Published date28 September 2018
Date28 September 2018
AuthorHelen Jefferson Lenskyj University of Toronto, Canada
Eighteen years ago, in the nal chapter of my rst book on
the Olympic industry (Lenskyj, 2000, p. 195), I wrote, []
people who enjoy sport and value democracy would be ill-
advised to support any aspect of the Olympics [] their ener-
gies and talents would be better directed towards other
regional, national and international sporting competitions
that are currently conducted in more ethical and less exploit-
ative ways.Events of the last 18 years have done nothing to
change my position on these issues, nor have my current nd-
ings on gender, sports law and CAS.
As in other sectors of society, women and members of eth-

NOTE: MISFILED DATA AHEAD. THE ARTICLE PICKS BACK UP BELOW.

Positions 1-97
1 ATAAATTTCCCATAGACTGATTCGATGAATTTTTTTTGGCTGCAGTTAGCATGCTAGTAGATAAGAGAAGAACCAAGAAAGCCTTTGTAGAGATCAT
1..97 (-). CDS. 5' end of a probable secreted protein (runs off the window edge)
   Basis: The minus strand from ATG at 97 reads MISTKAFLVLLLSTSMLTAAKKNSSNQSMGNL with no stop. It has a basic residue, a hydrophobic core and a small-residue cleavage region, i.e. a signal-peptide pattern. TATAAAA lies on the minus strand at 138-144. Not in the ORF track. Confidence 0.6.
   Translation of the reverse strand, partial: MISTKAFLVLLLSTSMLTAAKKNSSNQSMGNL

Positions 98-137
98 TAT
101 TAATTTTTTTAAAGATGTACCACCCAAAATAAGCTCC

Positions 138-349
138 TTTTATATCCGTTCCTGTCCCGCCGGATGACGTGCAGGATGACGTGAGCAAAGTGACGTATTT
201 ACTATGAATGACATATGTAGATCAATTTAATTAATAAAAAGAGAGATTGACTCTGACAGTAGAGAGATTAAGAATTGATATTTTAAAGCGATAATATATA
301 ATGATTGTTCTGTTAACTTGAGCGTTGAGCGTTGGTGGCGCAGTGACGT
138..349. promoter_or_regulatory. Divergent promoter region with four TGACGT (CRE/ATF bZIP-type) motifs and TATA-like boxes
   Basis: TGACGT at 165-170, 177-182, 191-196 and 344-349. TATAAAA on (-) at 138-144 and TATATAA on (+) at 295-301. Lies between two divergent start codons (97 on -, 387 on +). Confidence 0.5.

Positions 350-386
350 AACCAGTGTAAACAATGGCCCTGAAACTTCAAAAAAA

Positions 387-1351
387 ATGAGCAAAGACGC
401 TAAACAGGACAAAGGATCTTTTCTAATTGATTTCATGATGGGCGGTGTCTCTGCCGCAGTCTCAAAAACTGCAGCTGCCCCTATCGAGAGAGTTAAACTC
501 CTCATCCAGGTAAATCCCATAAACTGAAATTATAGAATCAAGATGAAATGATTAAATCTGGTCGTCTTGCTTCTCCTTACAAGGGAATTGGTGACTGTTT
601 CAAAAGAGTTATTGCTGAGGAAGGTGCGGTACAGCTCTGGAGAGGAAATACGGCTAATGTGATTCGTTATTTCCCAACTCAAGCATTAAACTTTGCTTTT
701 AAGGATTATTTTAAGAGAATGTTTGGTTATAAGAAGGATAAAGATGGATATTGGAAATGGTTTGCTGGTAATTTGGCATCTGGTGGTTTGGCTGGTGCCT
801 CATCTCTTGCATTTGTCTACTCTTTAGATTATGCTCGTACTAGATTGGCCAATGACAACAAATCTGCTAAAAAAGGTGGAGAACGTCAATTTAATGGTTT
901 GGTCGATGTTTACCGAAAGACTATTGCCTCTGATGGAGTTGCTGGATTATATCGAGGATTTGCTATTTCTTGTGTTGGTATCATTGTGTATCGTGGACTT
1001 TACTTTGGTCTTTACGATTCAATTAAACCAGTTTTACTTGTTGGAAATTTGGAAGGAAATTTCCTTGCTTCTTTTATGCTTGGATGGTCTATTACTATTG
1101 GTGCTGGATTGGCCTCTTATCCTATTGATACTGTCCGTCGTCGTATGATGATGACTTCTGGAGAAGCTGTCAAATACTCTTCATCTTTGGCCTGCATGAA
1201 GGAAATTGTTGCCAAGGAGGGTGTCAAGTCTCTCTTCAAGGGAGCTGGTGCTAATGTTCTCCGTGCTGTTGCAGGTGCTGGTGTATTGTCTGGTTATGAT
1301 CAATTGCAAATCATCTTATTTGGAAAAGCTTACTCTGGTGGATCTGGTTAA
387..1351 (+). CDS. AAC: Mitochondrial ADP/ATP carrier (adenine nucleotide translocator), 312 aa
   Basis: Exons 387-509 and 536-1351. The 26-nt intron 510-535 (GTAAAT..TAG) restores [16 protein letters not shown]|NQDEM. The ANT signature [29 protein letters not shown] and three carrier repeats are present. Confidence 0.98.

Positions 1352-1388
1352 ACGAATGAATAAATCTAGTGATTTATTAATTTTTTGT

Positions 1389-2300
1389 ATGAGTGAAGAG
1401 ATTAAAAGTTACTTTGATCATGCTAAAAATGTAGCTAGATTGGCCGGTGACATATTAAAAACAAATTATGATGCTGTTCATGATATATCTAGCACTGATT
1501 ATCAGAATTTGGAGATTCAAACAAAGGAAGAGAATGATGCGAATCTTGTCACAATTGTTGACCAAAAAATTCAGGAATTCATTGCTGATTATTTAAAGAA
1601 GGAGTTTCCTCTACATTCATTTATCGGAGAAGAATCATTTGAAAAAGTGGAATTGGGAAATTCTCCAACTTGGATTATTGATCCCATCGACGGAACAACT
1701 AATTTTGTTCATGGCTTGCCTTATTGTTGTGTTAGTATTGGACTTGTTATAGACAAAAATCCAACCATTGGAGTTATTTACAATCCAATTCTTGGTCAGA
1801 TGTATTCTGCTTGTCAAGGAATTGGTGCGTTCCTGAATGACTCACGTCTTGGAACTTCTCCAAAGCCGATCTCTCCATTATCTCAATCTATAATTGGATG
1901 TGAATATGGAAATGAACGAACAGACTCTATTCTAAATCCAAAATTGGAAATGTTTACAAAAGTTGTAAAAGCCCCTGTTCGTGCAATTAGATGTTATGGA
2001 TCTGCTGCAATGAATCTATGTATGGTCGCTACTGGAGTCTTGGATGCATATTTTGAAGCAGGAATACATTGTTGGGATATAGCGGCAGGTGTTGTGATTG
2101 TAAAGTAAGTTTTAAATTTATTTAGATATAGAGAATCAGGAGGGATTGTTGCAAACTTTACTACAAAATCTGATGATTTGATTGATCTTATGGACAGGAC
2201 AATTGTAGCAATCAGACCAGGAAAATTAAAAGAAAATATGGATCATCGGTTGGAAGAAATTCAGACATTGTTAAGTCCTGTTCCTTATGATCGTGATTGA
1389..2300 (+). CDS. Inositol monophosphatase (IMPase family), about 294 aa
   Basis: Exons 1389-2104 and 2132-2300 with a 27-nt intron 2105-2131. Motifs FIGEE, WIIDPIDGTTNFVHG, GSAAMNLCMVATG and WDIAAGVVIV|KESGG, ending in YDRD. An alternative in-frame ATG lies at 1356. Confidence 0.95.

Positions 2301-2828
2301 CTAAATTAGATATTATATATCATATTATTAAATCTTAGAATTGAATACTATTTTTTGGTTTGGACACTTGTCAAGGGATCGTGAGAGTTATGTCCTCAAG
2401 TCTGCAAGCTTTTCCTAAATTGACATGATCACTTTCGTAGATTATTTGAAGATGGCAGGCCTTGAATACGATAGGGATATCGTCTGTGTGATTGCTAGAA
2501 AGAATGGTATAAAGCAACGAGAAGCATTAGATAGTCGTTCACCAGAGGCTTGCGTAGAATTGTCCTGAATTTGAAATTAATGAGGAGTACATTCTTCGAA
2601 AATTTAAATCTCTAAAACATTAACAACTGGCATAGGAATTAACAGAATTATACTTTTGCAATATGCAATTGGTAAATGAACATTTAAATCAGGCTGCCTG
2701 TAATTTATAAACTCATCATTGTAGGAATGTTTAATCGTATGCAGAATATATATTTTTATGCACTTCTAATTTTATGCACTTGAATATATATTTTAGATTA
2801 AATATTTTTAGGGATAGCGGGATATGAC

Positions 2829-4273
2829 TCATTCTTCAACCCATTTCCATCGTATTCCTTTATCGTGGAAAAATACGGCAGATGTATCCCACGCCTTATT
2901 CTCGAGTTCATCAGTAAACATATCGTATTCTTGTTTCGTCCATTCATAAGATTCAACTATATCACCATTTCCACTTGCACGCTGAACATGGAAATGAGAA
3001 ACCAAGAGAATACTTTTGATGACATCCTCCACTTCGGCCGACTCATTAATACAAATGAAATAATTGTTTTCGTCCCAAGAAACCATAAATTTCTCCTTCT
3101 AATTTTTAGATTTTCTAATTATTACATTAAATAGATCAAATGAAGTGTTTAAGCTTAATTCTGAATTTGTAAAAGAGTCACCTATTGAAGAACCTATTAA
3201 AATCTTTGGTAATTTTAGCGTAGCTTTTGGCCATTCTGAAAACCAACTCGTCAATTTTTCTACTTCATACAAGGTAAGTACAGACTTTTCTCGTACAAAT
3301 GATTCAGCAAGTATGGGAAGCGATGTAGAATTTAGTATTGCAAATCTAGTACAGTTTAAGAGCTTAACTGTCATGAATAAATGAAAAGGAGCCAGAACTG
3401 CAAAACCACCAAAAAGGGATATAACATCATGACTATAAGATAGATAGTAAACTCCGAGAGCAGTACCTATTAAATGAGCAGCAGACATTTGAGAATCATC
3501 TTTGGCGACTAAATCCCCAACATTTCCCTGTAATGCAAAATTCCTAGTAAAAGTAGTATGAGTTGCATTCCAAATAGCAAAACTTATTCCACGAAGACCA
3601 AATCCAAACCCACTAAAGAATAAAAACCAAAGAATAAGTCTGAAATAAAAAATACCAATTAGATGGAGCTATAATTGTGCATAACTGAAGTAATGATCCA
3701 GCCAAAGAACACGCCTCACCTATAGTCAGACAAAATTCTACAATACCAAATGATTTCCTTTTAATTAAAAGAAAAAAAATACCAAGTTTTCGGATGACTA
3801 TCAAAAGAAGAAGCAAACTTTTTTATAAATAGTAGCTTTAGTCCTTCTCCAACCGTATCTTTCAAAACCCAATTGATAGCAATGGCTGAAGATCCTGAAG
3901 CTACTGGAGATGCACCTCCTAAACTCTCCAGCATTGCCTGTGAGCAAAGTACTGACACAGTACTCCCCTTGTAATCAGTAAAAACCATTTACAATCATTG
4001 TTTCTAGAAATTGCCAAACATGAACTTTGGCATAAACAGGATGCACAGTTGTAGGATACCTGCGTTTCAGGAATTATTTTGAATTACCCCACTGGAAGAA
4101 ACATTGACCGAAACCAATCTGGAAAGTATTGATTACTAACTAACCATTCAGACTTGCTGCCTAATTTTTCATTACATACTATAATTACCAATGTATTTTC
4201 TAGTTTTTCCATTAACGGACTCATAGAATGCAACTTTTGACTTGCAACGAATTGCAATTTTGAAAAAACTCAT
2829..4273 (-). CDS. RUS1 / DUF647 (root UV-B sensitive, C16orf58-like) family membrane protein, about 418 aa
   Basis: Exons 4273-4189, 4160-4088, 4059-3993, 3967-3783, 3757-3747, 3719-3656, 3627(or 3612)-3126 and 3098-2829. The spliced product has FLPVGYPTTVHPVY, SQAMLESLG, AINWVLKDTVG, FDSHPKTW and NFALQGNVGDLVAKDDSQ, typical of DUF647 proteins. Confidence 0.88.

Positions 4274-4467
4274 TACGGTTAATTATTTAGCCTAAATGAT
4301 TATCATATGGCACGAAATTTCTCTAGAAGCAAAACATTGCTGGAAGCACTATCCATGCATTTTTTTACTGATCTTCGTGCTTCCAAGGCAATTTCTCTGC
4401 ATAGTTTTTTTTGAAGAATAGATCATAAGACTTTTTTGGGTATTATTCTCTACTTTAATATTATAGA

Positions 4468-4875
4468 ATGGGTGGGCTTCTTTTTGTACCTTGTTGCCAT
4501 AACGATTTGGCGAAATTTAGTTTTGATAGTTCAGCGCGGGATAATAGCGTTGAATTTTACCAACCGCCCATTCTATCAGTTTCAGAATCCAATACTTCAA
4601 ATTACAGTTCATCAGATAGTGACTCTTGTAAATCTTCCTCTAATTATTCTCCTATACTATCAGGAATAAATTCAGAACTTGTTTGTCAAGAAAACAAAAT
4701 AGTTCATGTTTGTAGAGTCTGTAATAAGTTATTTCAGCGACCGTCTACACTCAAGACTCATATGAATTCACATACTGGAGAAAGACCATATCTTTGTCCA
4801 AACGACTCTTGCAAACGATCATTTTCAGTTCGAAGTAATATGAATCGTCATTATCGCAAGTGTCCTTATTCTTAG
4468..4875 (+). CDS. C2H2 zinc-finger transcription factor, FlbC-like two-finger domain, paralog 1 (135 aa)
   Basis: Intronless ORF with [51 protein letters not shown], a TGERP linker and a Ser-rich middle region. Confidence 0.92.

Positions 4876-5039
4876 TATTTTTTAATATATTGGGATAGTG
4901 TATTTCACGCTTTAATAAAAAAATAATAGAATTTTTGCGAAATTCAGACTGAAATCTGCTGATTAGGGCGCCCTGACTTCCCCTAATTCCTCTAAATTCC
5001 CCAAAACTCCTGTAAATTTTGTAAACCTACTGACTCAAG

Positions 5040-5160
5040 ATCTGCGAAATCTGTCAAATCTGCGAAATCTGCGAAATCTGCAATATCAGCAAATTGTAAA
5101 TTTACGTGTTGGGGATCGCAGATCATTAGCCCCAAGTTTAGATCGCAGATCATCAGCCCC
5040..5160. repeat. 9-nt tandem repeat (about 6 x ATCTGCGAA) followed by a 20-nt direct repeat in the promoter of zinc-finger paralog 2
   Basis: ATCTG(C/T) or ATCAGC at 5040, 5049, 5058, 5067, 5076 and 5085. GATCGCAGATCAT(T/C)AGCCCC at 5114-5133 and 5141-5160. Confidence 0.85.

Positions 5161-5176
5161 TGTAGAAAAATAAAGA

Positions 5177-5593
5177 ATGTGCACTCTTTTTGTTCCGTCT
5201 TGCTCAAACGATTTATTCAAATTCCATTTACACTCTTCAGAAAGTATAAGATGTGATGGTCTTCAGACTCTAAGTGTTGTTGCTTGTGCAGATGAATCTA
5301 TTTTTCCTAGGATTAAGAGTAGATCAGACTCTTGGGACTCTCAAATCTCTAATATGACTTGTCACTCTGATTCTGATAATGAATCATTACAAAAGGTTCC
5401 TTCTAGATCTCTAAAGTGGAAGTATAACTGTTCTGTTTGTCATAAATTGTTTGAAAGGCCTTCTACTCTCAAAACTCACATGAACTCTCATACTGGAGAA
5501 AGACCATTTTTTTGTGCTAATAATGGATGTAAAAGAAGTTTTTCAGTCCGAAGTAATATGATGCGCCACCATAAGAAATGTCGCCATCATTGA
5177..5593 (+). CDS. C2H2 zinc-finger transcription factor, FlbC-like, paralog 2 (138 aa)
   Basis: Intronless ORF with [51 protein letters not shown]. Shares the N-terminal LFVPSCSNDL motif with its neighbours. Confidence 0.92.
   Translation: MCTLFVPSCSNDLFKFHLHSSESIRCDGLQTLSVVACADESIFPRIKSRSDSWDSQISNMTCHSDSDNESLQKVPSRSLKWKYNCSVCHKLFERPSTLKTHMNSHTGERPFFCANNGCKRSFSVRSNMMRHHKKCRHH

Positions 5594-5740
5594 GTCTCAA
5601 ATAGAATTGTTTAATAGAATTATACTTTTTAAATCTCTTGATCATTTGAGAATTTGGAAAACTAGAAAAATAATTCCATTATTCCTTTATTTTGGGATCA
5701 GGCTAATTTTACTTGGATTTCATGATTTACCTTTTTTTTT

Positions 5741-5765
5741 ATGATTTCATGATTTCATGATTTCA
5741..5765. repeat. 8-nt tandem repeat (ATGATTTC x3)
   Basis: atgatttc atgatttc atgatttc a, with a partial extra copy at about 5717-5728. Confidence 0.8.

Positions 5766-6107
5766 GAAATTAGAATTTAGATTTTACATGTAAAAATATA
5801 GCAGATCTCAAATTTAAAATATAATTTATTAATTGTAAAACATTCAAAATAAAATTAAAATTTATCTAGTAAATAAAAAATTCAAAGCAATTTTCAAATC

nic minorities are generally more vulnerable than their white
male counterparts to the vagaries of sports law, most notably
its lack of transparency, unpredictability, constraints on
access to domestic courts, the strict liability principle, and
forced arbitration. Furthermore, the racism, sexism and
homophobia underlying the mistreatment and abuse of
gender-variant women at the hands of sport administrators
and health professionals is a human rights issue that must be
addressed. For their part, the mass media have largely collab-
orated with the Olympic industry to promote sport excep-
tionalism, while condemning drug cheatsand female
athletes who are not woman enough.

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